What is CFD

CFD Trading Explained

The basics

What is CFD trading? In a nutshell, CFD trading is similar to any other transaction that takes place on the investment market. The core difference lies in the absence of ownership. When you enter a CFD contract, you agree to speculate on the price changes of an asset without holding the actual asset, be it a share, an index or a commodity. You simply trade the difference in asset’s price.

Easy access, transparency and low costs appeal to investors, and that makes CFD trading very popular no matter what level of success you’ve achieved. Contracts for difference are affordable, and they let you try every asset class. You can switch between them easily. For instance, if trader believes the market is going to fall, they usually sell CFDs on market indices. When the equity market is doing great, they enter CFD trading on shares.

To illustrate how it works, let’s take a look at a CFD example:

Typically, you enter a CFD agreement with the help of a broker, in other words a CFD provider, be it an investment firm, a trading app, or other. As with any other type of trading, CFD trading involves risks. It is a leveraged product, which basically means you borrow money from another party.

Why CFDs?

The principal advantage of a CFD contract is that it enables you to gain access to most of the world’s markets with just a 10% margin, and sometimes even less. The concept is very close to borrowing, but CFDs are a way smarter. They give you the chance to make a profit. Yet, you may end up bust.

Other reasons include:

 
Speculation
People trade CFDs to gain on price movements in the short-term. It is often called ‘swing trading’ and it tends to happen on both bullish and bearish markets, where buying and selling opportunities are literally everywhere. Such trades are obvious. They are easy to identify. You don’t need expensive research or deep market analysis. The tricky thing is that it is sometimes very hard to specify the exact date or even moment when this period of price adjustment is going to end.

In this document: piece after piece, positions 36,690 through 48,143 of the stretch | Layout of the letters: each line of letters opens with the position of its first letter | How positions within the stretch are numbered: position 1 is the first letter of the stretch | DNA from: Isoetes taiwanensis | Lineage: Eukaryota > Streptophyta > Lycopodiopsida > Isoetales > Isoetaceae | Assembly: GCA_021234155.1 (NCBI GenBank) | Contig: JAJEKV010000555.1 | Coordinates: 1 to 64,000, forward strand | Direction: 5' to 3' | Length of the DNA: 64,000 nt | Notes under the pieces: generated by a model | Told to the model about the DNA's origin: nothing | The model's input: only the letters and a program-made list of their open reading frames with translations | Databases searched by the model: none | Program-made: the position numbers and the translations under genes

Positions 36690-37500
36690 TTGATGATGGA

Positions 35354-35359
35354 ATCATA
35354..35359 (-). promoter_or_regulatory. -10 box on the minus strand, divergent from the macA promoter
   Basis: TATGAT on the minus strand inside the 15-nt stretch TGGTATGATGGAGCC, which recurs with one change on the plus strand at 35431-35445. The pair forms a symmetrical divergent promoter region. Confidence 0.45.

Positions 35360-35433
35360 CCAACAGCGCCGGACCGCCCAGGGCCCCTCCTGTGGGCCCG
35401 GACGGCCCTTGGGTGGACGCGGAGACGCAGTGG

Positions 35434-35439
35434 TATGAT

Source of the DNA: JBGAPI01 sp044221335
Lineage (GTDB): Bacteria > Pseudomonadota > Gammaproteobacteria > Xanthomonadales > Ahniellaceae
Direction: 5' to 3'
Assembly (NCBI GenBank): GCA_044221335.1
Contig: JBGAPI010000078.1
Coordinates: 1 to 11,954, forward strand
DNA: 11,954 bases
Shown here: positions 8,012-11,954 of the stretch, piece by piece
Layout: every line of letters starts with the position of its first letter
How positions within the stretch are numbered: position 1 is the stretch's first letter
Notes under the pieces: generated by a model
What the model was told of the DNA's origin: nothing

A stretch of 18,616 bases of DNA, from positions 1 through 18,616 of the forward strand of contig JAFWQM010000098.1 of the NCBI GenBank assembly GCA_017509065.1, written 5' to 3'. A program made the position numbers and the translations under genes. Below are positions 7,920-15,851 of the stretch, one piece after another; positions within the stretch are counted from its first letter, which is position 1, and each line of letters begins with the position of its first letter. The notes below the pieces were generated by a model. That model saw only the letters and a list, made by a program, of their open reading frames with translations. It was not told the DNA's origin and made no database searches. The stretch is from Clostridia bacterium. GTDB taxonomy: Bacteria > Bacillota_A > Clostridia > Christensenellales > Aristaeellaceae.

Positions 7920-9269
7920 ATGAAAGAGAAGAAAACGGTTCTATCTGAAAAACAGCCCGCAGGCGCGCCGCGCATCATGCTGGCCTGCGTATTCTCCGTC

Hedging
Some traders consider CFDs a good risk management strategy to protect themselves in times of market uncertainty and also when they suspect that the shares they are holding are going to sink in value.
 
Short-selling
You can benefit from a falling market. If you open a short trade when a position is dramatically losing in value, you can gain on the dip in price.
 
Low cost
CFD trading is often labelled ‘the cheapest’ type of trading. But, it is not for nothing. The cost doesn’t usually exceed 10% from the value of the deal in the form of spread or commission.
 
Dividends
Yes, entering a CFD contract on shares can reveal an easy path to a company’s dividends. If you hold over a period of time before it goes ex-dividend, you have the right to claim the exact amount of dividends that an ordinary shares ensures.

Spread and commission

A typical CFD contract is quoted in the buy price (offer/ask price) and the sell price (bid price). Sell prices are always lower, whereas buy prices are a bit higher. The difference between them is often called the spread.

Some brokers charge traders commission for trading on their trading platforms. The amounts vary, but, overall, it’s considered cheap. Often CFD trading is referred to as low-cost trading. Most brokers charge commission from 0,1%. In other words, if you had a CFD trade with a total position of $10,000, then the brokerage fee will be 0,1% on the sum, or $10.

Commission on shares is usually calculated by a separate pattern and it depends on the region.

Size

The contract size of a CFD depends on the underlying asset. For example, a share CFD implies 1 share. So, if you intend to trade 1000 shares of XYZ using contracts for difference, you should buy 1000 CFDs. Commodities are far more interesting from this perspective. The contract size of gold is a troy ounce. Soybean is traded in bushels. Coffee is traded in pounds, and so on.